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Several: Overactive bladder is a symptom of voiding too much. It is usually benign. Contributing factors that worsen the symptoms include diet, smoking, sexual intercourse, coffe and tea consumption, and alcohol. Avoidance of these will usually decrease the symptoms but may not resolve them altogether. ...Read moreSee 1 more doctor answer
The bladder is a muscular organ in the pelvis that accepts urine from the kidneys, stores the urine at low pressure, & expels the urine during voluntary voiding. Though seemingly a simple reservoir, the bladder is a complex organ intricately connected with the brain and spinal cord with sensory, motor, and autonomic circuits. The muscular layer that contracts during voids ...Read more
Several: Urinary urgency & frequency are common problems. The exact cause is often unknown. Treatment includes avoiding foods known to irritate the bladder, pelvic floor / bladder training, & medication. In some patient neuromodulation of the bladder is necessary to treat the symptoms. More http://www.Drjkm.Com/services-2/female-pelvic-medicine-reconstructive-surgeryurogynecology/#bladder. ...Read moreSee 1 more doctor answer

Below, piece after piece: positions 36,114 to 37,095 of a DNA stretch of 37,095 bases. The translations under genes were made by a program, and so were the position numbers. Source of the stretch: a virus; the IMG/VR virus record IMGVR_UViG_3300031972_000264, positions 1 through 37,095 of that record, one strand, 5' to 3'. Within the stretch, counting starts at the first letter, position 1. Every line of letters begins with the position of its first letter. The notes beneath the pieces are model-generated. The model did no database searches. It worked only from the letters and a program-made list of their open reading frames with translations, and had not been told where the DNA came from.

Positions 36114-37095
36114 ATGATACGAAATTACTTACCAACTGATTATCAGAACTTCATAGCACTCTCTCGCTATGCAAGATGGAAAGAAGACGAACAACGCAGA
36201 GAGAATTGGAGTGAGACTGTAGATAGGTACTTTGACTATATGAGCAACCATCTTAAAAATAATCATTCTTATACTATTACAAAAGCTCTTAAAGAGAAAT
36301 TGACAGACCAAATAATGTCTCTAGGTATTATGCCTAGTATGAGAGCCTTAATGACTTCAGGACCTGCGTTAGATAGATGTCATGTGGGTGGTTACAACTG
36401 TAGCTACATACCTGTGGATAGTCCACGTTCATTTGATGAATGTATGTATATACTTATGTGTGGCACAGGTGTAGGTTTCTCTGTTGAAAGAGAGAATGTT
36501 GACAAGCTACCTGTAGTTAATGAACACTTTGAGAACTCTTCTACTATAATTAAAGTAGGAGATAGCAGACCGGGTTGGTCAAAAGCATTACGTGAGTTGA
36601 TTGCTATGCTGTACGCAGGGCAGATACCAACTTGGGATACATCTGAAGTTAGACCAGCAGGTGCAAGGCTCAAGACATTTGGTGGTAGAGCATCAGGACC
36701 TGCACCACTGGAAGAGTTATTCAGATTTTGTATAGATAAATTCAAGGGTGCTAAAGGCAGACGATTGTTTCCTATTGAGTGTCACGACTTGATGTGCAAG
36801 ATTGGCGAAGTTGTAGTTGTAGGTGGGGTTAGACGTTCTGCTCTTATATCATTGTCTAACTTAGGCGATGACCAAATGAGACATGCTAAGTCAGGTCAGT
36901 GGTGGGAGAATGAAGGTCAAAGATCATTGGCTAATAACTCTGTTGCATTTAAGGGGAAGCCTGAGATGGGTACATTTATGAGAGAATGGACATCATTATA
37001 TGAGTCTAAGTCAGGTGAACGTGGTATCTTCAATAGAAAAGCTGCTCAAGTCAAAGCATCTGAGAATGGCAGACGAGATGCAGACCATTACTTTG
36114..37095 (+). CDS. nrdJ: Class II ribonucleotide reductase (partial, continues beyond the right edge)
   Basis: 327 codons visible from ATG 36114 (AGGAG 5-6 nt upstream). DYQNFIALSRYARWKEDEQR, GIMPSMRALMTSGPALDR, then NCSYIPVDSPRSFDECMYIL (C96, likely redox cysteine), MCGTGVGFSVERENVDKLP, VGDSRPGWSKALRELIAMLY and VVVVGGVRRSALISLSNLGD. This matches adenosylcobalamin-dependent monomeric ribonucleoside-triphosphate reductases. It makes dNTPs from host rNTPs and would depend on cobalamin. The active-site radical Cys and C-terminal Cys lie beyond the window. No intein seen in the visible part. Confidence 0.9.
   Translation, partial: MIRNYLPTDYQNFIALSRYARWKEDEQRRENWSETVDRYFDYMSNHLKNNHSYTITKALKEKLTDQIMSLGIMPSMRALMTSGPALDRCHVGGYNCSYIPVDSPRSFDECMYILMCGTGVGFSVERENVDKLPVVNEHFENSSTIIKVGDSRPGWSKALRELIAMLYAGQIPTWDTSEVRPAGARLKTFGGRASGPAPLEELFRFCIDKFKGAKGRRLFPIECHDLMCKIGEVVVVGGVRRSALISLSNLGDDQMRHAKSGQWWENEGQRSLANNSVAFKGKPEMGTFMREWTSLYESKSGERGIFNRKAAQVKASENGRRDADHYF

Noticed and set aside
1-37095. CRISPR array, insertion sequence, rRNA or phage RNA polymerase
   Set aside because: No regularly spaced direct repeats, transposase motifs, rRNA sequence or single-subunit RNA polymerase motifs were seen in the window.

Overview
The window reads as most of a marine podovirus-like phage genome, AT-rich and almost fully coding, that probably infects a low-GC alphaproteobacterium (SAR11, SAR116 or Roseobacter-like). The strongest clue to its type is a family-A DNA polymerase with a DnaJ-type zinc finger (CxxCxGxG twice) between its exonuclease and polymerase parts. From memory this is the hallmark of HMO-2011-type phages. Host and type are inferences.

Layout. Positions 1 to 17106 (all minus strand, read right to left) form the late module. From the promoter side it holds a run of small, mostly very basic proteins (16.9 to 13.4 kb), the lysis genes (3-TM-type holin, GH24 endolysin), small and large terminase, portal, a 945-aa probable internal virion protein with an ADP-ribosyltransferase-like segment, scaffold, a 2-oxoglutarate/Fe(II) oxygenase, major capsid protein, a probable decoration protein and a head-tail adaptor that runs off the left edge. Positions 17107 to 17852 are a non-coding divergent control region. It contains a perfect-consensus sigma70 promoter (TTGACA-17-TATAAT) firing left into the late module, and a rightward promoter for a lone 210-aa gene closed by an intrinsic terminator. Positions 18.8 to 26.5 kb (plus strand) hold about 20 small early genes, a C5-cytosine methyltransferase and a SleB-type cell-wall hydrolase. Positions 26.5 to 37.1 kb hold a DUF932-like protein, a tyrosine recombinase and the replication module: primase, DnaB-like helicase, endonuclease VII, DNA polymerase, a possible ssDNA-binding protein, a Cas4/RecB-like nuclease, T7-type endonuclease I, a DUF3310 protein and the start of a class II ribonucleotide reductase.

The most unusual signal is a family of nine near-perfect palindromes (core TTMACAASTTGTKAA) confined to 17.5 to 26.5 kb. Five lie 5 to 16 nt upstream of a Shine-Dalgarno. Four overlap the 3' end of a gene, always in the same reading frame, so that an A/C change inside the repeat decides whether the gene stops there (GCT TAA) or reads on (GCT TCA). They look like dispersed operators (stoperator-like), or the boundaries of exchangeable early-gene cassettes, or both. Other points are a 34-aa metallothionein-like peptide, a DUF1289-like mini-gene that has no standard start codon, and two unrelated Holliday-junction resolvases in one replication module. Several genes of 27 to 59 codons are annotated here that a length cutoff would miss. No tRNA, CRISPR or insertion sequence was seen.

Urodynamic testing : *urine analysis * urodynamic testing is a bladder filling test using a computer with pressure sensor catheters to detect for abnormal bladder spasms. * cystoscopy: is looking into the bladder with a camera to check for stones or lesions. * urinary tract imaging: an ultrasound or ct scan may be ordered. ...Read moreSee 1 more doctor answer
Absolutely: Oab, also known as "gotta go, gotta go right now, " simply causes bladder spasms and the urgency to urinate. If you are able to get to a bathroom quickly, or your conscious control of your bladder muscles is strong enough, you can prevent urine loss. Typically however, oab tends to worsen over time, so the cause for your oab is important to determine. See you doctor! ...Read moreSee 1 more doctor answer
Hard to predict: For some people overactive bladder is short and episodic and for other people it lasts for years. Medications such as oxybutynin, pelvic floor exercise, and pelvic floor rehabilitation. Sometimes dietary changes may be helpful. Advanced therapies can include peripheral nerve stimulators and implantable nerve stimulators. ...Read more
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